What you need to know about Griffintown

Isa Tousignant

Rédactrice spécialisée dans les arts et le style de vie, Isa Tousignant vit dans le quartier montréalais de Parc-Extension. Quand elle ne promène pas son carlin borgne, elle écume les expositions, fait des emplettes d’articles vintage, sillonne la métropole ou encore crée des modèles de bijoux pour sa marque, Gré.

NOTE: As of June 2020, Montréal is moving toward a progressive reopening of businesses and a return to many public activities, while respecting public health guidelines on social distancing and the use of non-medical masks. Readers are encouraged to visit the websites of the businesses and attractions mentioned in this article or to call to verify whether they are open and what their current hours are.

Griffintown, Little Burgundy, Saint-Henri… could it get more confusing? We’re here to help clear things up a little, but ultimately it doesn’t matter. Known collectively as Les Quartiers du Canal, this is an area of Montréal that everyone wants to visit, and for good reason. From great history to avant-garde new architecture and a dining scene that can’t be beat, it’s the place to be.

Welcome to the neighbourhood

Part of Les Quartiers du Canal, Griffintown is a neighbourhood of Montréal located west of the part of Old Montréal known as the Cité Multimédia. It’s delineated by the Bonaventure Expressway on the east and reaches northward to Notre-Dame Street. Westward it reaches to Des Seigneurs Street, and southward, it stops at the beautiful Lachine Canal, across from which is Pointe-Saint-Charles.

Thumbnail

Griffintown architecture and demographics

Griffintown spread westward from the then-downtown in a serious way in the 1820s and was populated mainly by Irish labourers. It was founded by an enterprising woman named Mary Griffin, a businessman’s wife who obtained the land lease and got it subdivided into streets starting in 1804. By the early 20th century, the Irish inhabitants were joined by Jewish, Italian, Ukrainian and French-Canadian communities, a happy mélange that has diversified further since – especially since the area’s boom of young professionals starting in the early 2000s. The two-story workman’s houses are now few and far between, having made way to condo towers with canal views and industrial buildings retrofitted to hold everything from art galleries to fancy restaurants.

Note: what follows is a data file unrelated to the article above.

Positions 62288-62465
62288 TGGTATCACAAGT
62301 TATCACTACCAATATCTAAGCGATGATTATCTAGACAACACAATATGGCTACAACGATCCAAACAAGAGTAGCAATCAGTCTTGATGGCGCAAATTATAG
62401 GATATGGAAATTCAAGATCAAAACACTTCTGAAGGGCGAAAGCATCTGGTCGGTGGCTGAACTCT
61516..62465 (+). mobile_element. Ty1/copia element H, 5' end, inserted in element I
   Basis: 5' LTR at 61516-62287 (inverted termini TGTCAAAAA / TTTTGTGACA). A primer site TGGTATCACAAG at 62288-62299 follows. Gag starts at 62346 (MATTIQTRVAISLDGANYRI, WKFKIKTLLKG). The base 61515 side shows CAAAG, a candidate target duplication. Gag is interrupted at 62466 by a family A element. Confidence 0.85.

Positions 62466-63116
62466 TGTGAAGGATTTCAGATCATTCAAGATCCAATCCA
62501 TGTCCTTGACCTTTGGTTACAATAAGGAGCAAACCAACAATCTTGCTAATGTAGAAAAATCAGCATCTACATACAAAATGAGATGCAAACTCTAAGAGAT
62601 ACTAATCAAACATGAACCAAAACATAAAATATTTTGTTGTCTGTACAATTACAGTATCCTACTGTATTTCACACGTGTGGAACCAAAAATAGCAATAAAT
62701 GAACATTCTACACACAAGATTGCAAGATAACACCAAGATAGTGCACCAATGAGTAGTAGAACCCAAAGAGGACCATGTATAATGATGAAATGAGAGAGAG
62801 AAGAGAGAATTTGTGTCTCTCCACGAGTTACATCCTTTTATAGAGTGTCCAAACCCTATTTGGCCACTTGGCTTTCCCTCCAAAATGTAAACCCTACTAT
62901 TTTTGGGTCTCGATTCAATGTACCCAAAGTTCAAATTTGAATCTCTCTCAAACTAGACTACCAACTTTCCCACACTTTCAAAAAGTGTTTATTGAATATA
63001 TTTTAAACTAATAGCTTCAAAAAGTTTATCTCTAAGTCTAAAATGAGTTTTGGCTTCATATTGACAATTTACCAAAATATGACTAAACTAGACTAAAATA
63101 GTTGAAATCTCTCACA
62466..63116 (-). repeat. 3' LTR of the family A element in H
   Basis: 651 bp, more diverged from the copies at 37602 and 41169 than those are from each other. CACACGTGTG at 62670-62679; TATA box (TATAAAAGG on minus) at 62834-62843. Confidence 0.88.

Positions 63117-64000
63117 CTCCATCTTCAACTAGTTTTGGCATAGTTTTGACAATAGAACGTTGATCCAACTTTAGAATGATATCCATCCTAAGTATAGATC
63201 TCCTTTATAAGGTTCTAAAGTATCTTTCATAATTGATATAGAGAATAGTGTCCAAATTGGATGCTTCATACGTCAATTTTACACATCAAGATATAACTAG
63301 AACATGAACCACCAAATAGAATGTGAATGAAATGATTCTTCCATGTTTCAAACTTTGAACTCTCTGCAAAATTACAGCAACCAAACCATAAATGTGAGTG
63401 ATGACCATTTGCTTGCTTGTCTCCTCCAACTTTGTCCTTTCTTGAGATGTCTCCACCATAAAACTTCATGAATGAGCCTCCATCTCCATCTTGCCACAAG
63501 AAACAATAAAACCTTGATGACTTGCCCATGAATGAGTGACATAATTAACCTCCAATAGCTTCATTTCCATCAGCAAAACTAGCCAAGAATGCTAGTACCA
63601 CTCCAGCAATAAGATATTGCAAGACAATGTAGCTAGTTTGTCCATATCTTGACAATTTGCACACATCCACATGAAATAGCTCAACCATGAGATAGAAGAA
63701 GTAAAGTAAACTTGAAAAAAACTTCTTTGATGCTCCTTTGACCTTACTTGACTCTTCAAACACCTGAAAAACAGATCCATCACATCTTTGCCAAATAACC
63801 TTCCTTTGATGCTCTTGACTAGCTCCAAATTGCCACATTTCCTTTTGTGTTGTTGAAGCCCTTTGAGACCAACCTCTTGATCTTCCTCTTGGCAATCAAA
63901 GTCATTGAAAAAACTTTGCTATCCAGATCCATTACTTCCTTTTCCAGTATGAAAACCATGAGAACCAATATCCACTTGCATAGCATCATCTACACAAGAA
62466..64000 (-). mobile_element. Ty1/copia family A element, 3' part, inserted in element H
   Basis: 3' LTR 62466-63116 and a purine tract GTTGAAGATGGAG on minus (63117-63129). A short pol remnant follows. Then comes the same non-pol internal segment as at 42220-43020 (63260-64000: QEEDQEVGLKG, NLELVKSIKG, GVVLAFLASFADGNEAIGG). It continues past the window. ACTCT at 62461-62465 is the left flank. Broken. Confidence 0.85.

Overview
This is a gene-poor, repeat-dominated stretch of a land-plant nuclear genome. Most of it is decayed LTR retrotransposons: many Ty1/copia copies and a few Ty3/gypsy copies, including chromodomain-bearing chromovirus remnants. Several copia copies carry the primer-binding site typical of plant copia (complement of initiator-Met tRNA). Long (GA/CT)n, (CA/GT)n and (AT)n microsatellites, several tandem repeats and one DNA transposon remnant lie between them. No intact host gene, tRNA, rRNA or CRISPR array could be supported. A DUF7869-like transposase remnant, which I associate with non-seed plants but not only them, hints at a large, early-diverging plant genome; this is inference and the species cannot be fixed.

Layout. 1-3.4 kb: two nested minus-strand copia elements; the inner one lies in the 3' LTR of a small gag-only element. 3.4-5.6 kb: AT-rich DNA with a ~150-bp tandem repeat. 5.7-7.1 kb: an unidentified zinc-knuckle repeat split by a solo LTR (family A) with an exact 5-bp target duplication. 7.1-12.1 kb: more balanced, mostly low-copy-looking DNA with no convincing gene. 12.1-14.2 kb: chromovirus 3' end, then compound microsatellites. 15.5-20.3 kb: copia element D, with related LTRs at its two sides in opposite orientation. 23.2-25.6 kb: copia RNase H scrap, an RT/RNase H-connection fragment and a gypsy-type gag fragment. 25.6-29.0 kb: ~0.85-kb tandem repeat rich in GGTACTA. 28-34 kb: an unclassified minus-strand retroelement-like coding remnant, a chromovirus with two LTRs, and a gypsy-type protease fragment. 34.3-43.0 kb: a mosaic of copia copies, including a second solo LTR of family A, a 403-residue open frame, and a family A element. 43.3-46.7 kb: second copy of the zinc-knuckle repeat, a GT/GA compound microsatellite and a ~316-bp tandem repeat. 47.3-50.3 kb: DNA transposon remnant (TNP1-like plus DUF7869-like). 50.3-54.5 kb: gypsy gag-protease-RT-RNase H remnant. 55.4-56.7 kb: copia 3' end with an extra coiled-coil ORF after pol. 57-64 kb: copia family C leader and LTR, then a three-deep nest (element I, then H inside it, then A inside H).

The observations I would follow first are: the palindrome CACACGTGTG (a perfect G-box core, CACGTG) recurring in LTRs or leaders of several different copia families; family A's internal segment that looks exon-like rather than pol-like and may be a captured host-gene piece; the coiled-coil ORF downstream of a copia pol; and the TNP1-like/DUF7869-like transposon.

What residents love about Griffintown

The proximity to the Lachine Canal is a winning feature of this lively neighbourhood, not to mention the fact that it feels like a village but is located within a 15-minute metro ride to downtown. The new builds all make the most of the view onto the Canal and the very pleasant walk-and-bikeway on its shores. Notre-Dame Street on that stretch is a veritable who’s who of the Montréal restaurant scene (especially if you dip your toe westward into Little Burgundy) and has many antique and homeware stores that make it a lovely place to walk.

Thumbnail

Things to do in Griffintown

First, let’s eat. Grinder, Restaurant LE BOUCAN and Restaurant Le Richmond are all popular places with the business crowd. Get killer fried chicken at Bird Bar and delectable charcoal-grilled meats and fishes at Foxy. Feeling extra fancy? Head to Candide for a multicourse whole-meal-deal experience. Then hit the streets and walk, whether it’s to peruse the goods on the antique strip, check out the design boutiques around Peel Street (like West Elm Montréal, EQ3 and Kartell) or just to see the sights and enjoy the sound of lapping water along the Lachine Canal. In the summer months, the Canal banks are home to Marché des Éclusiers, a seasonal outdoor market and hangout. Just past Des Seigneurs Street you can take in some contemporary art at Arsenal Montreal, Galerie Division or Galerie Antoine Ertaskiran.

Isa Tousignant

Rédactrice spécialisée dans les arts et le style de vie, Isa Tousignant vit dans le quartier montréalais de Parc-Extension. Quand elle ne promène pas son carlin borgne, elle écume les expositions, fait des emplettes d’articles vintage, sillonne la métropole ou encore crée des modèles de bijoux pour sa marque, Gré.

Enjoy the best of Montréal

The Tourisme Montréal newsletter gives you the inside scoop on everything happening in the city.

Moments nearby
[COVID-19] To keep informed about the current situation
Learn more